Even if your child doesn’t have a learning disability, you might be concerned about their nutrition. But for children with learning disabilities, the stakes are even higher. Not only does proper nutrition support their development, but it can also support them emotionally. It’s important that parents of children with learning disabilities understand what types of foods or supplements will help their children feel more resilient to their daily challenges.
Nutritional tools can help children with learning disabilities maintain health and wellness
Even in children, deficiencies in vitamins and minerals can lead to additional symptoms. For example, a lack of thiamine (vitamin B1) can cause behavioural problems, while iron deficiency causes anemia, which can lead to low mood and fatigue. Omega-3 fatty acids are important for brain function and are found in foods like salmon, walnuts and flaxseed oil. Magnesium is another nutrient that may play a role in supporting cognitive development.
Nutrients such as these – which are also present in supplements – can be more easily monitored than by simply eating certain foods every day or going to great effort to make the food, only for it to be refused. And it’s never too early to start making sure your child gets enough of these essential nutrients: in fact, it’s important to start before conception or during pregnancy, while baby’s brain and nervous system is still developing.
Children with learning disabilities are often sensitive to or allergic to certain foods, which leads to nutritional deficiencies
- Food allergies and sensitivities. Children with learning disabilities are often sensitive to or allergic to certain foods, which leads to nutritional deficiencies. These children’s immune systems react adversely when they consume certain foods, which can lead to brain fog, learning difficulties and other symptoms that may be overlooked and considered as part of the original diagnosis.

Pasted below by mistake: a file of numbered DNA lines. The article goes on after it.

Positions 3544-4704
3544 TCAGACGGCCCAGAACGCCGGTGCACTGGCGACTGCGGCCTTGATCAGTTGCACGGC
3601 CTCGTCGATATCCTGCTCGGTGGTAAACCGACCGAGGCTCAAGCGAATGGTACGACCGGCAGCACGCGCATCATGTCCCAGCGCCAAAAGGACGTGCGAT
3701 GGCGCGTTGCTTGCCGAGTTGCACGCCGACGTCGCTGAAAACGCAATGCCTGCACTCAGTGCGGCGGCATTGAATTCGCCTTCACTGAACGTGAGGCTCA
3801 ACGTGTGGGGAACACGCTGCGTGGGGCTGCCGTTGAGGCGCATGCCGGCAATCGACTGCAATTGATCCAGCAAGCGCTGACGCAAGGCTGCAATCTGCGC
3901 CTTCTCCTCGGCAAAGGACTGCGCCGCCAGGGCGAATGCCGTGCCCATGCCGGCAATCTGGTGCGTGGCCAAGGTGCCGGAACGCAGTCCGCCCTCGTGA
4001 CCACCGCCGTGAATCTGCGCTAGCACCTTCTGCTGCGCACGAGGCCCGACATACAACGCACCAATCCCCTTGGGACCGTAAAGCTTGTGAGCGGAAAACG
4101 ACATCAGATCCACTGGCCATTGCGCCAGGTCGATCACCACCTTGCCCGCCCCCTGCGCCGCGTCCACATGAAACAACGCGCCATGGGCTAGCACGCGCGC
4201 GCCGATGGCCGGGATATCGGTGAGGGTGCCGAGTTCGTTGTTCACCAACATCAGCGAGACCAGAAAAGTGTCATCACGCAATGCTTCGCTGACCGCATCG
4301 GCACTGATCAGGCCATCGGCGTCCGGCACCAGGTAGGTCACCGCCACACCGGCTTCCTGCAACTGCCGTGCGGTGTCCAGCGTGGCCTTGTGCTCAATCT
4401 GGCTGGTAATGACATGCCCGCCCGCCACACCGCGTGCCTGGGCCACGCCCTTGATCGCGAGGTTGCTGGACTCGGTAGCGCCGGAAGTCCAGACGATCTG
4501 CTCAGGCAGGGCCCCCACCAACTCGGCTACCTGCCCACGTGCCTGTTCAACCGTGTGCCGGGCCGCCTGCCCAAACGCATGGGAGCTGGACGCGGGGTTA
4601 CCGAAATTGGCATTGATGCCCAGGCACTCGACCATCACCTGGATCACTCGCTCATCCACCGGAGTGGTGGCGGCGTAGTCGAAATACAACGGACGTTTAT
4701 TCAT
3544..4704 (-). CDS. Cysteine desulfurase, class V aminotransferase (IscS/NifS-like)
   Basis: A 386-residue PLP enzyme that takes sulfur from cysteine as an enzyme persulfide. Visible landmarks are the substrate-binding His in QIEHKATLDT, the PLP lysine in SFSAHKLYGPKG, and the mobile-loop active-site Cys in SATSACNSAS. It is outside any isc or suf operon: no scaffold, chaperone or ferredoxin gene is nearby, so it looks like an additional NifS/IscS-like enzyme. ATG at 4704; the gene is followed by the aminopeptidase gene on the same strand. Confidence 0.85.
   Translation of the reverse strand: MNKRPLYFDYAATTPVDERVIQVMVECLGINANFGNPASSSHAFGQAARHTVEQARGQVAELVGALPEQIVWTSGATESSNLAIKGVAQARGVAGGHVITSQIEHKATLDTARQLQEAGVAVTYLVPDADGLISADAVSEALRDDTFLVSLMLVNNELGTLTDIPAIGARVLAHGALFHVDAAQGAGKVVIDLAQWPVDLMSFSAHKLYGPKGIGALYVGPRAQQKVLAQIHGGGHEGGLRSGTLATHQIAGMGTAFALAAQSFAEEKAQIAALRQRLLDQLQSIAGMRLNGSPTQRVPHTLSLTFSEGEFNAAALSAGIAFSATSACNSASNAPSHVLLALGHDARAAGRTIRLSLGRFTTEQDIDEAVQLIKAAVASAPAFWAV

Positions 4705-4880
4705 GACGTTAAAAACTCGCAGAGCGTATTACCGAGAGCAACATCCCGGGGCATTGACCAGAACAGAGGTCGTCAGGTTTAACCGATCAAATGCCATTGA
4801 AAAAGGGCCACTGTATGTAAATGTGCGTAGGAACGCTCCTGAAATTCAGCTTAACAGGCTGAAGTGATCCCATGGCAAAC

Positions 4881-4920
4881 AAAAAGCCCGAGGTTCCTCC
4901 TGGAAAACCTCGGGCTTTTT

- Gut health issues. The gastrointestinal tract (GI) is one of the largest organs in our bodies; it processes all of our food and absorbs nutrients into the bloodstream for use by the body’s cells. Special enzymes produced by friendly bacteria in our GI tracts help break down foods so we can digest them properly; however, if these good bugs are killed off due to antibiotics or other medications that kill beneficial bacteria, it can make it difficult for babies to digest food properly – leading not only to brain fog but also low mood and behavioural difficulties too.
- Nutritional deficiencies. If your child doesn’t have enough B vitamins like folate or niacin available at those critical times when their brains are growing rapidly, then they might have trouble processing information and staying calmer, for example, in times of transition, or with big feelings such as disappointment and anger.
Healthy fats, such as omega-3 fatty acids, are crucial for supporting brain function
Omega-3 fatty acids are an essential part of a healthy diet. They’re important for brain function because they are used to make cell membranes and the myelin sheath that surrounds nerve fibers. Your child’s brain requires more fatty acids than other organs, so it’s especially important to eat foods rich in omega-3s throughout the day. Omega-3s are found in fish oil, flaxseed oil, chia seeds and other sources.
Choose supplements with different flavours if your child doesn’t like taking these foods on their own.